The Human Touch, Psychology And The Psychological Importance Of Organizational Change

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Register to read the introduction… Unfortunately, how organizational change will play out is unknown. Therefore, it is uncertainty which marks the period of transition. What can be affirmed is that successful management of change lies primarily in the users of the adopted change; those who are expected to change as well in a manner that justifies the necessity of new ideas(Kale, 2005). It would not be in any organization’s interest to sacrifice quality or to succumb to avoidable losses during this period.
The Human Touch and the Psychology

Change may be viewed in terms of how a newly designed idea will improve operational performance. Because inhuman characteristics exist, sometimes the decision to implement change appears to neglect the human touch required to successfully execute the process. As a result, the change agent may fail to prepare for effectively responding to employee resistance (By, 2005). In contrast, the psychological management of an organization recognizes what the organization may sense during the transition period (Kale, 2005). Due to the forceful nature of labor in hospitality, change management produces psychological implications on operations. Organizational change may involve financial and intangible transactions, but the human impact on change is immeasurable. Due to the service nature of the hospitality industry, change is only as successful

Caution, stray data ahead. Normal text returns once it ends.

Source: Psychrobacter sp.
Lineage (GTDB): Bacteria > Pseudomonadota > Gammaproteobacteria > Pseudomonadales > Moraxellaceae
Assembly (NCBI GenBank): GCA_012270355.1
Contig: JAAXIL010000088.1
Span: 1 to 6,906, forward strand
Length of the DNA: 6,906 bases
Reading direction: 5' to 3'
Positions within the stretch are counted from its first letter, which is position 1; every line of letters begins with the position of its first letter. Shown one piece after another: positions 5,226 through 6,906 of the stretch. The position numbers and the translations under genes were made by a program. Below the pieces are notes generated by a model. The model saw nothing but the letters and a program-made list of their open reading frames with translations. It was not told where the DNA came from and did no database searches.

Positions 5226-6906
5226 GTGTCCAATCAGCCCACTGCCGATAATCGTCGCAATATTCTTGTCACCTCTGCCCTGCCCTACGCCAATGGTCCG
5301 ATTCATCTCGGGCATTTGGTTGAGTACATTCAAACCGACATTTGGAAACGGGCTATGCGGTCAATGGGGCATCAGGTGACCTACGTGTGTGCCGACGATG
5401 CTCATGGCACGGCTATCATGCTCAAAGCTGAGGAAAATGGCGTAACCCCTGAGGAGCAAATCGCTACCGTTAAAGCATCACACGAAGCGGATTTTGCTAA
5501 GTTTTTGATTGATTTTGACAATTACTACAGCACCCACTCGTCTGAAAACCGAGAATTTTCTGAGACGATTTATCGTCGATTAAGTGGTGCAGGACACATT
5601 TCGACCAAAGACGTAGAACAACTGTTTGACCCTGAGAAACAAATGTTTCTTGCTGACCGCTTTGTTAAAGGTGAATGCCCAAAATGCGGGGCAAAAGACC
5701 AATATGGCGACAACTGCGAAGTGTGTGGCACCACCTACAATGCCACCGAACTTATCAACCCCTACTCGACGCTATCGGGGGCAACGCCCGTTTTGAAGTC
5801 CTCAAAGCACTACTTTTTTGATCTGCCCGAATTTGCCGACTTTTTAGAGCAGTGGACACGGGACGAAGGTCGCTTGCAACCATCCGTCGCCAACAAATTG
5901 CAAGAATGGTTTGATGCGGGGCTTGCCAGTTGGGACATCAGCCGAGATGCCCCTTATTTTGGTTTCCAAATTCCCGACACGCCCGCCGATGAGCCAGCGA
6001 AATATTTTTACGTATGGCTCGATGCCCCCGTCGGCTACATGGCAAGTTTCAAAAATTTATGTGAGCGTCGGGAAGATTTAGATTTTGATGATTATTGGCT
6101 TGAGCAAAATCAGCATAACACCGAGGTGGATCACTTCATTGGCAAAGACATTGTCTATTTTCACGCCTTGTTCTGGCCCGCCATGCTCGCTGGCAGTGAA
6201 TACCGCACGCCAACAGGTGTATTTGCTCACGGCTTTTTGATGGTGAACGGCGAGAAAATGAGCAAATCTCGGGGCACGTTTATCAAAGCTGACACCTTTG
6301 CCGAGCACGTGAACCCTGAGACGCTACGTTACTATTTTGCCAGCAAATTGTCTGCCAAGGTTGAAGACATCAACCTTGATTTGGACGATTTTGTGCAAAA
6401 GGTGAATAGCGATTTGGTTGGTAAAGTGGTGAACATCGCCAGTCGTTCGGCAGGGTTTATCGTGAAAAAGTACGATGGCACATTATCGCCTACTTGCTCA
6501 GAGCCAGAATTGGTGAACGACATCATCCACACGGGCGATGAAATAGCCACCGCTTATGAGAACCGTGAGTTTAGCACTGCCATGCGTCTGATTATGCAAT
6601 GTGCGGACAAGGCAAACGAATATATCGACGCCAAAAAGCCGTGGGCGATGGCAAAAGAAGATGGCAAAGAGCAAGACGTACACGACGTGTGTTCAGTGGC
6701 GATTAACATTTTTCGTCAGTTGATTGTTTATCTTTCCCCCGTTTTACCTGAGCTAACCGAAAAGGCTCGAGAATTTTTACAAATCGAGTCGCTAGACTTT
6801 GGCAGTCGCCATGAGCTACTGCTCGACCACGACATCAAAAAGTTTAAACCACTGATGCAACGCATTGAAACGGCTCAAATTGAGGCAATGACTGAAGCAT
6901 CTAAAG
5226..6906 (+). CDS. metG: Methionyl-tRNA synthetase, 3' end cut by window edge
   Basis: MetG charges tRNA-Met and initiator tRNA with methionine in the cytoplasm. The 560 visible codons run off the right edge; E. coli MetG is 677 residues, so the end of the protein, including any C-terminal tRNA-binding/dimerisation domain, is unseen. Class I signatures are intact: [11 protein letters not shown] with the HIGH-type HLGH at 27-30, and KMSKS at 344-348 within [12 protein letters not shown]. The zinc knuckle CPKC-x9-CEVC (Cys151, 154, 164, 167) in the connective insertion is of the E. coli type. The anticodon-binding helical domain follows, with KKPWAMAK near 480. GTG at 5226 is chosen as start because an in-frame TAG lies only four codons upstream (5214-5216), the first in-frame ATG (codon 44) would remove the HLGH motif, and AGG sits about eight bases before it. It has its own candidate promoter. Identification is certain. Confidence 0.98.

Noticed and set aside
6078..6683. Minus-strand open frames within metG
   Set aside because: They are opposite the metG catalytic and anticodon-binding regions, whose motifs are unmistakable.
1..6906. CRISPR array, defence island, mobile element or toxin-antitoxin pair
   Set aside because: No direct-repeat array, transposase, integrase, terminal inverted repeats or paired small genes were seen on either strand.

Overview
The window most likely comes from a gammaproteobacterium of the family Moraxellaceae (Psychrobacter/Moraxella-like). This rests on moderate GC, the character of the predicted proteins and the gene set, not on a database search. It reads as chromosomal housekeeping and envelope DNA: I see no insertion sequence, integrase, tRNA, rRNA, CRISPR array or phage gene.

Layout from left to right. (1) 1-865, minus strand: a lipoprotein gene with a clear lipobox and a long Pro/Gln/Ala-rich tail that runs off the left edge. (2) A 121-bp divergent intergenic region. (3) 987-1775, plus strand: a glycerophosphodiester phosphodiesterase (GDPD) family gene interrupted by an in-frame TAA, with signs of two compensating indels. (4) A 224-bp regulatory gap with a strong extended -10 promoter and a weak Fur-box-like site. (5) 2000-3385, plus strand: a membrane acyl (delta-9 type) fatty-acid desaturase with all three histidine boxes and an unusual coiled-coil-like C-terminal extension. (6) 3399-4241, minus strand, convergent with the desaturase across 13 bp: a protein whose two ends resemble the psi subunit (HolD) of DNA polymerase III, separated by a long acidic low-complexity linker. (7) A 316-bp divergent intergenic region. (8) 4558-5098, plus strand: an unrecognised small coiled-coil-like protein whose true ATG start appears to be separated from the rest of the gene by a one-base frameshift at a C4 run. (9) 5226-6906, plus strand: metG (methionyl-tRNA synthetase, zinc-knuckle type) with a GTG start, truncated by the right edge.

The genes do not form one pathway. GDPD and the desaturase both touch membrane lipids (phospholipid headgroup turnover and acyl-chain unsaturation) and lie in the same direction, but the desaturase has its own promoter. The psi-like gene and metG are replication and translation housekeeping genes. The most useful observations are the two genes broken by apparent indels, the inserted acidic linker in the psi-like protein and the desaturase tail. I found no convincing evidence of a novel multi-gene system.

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The executive decision to proceed with change may have been valid, but it is the team of internal participants of the change process who will execute the change with results closest to its intended results.
In a more forward view, building the capabilities to weather organizational change may strengthen an organization in the future. While change is planned for and implemented by the management of an organization, the force for change may come from the external environment. Take for example, the Macao gaming industry. In 2002, the casinos were forced to comply with new regulation that would take the haphazard practice of gaming into a standardized system for governmental purposes (Siu, 2007). In a mature industry such as hospitality, external forces for change may arise more abruptly than in burgeoning industries such as technology. As mentioned in the introduction, the challenge of organizational change is the limited time in which operational performance must be brought to stabilization. It can be said then, that by the time a mature industry faces another form of evolution, operational procedures will have reached a high degree of establishment. When these external forces occur, new competitors entering the industry will not face the challenges of organizational change. In Macao, new casinos had

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